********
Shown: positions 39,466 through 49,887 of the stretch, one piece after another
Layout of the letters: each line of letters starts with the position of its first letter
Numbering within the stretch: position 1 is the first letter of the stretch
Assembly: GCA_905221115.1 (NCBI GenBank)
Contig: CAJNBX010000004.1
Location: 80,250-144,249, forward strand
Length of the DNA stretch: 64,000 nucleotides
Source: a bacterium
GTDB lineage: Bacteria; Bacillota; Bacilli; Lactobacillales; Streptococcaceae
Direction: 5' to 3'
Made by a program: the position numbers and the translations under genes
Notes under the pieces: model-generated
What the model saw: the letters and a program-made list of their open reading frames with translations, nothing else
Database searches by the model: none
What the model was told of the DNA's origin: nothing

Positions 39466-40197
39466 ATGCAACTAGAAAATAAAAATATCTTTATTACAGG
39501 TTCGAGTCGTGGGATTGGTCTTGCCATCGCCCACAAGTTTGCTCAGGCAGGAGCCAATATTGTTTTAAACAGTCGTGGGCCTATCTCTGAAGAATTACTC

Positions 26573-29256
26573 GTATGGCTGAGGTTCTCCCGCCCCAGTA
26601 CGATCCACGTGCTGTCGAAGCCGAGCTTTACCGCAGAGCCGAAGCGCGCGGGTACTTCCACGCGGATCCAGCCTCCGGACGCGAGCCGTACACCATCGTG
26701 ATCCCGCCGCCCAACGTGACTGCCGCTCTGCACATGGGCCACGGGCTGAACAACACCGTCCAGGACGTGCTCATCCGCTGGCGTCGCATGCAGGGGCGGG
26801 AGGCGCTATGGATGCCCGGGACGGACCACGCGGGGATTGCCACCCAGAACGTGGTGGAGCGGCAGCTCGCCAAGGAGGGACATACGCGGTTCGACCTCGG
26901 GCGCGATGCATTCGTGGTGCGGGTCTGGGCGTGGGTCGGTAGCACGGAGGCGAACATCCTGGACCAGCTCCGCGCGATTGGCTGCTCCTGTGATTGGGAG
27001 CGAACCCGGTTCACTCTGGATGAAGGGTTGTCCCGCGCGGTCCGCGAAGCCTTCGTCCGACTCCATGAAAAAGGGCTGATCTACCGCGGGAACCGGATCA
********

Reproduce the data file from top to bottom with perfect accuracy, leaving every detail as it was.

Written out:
Shown: positions 39,466 through 49,887 of the stretch, one piece after another
Layout of the letters: each line of letters starts with the position of its first letter
Numbering within the stretch: position 1 is the first letter of the stretch
Assembly: GCA_905221115.1 (NCBI GenBank)
Contig: CAJNBX010000004.1
Location: 80,250-144,249, forward strand
Length of the DNA stretch: 64,000 nucleotides
Source: a bacterium
GTDB lineage: Bacteria; Bacillota; Bacilli; Lactobacillales; Streptococcaceae
Direction: 5' to 3'
Made by a program: the position numbers and the translations under genes
Notes under the pieces: model-generated
What the model saw: the letters and a program-made list of their open reading frames with translations, nothing else
Database searches by the model: none
What the model was told of the DNA's origin: nothing

Positions 39466-40197
39466 ATGCAACTAGAAAATAAAAATATCTTTATTACAGG
39501 TTCGAGTCGTGGGATTGGTCTTGCCATCGCCCACAAGTTTGCTCAGGCAGGAGCCAATATTGTTTTAAACAGTCGTGGGCCTATCTCTGAAGAATTACTC

Positions 26573-29256
26573 GTATGGCTGAGGTTCTCCCGCCCCAGTA
26601 CGATCCACGTGCTGTCGAAGCCGAGCTTTACCGCAGAGCCGAAGCGCGCGGGTACTTCCACGCGGATCCAGCCTCCGGACGCGAGCCGTACACCATCGTG
26701 ATCCCGCCGCCCAACGTGACTGCCGCTCTGCACATGGGCCACGGGCTGAACAACACCGTCCAGGACGTGCTCATCCGCTGGCGTCGCATGCAGGGGCGGG
26801 AGGCGCTATGGATGCCCGGGACGGACCACGCGGGGATTGCCACCCAGAACGTGGTGGAGCGGCAGCTCGCCAAGGAGGGACATACGCGGTTCGACCTCGG
26901 GCGCGATGCATTCGTGGTGCGGGTCTGGGCGTGGGTCGGTAGCACGGAGGCGAACATCCTGGACCAGCTCCGCGCGATTGGCTGCTCCTGTGATTGGGAG
27001 CGAACCCGGTTCACTCTGGATGAAGGGTTGTCCCGCGCGGTCCGCGAAGCCTTCGTCCGACTCCATGAAAAAGGGCTGATCTACCGCGGGAACCGGATCA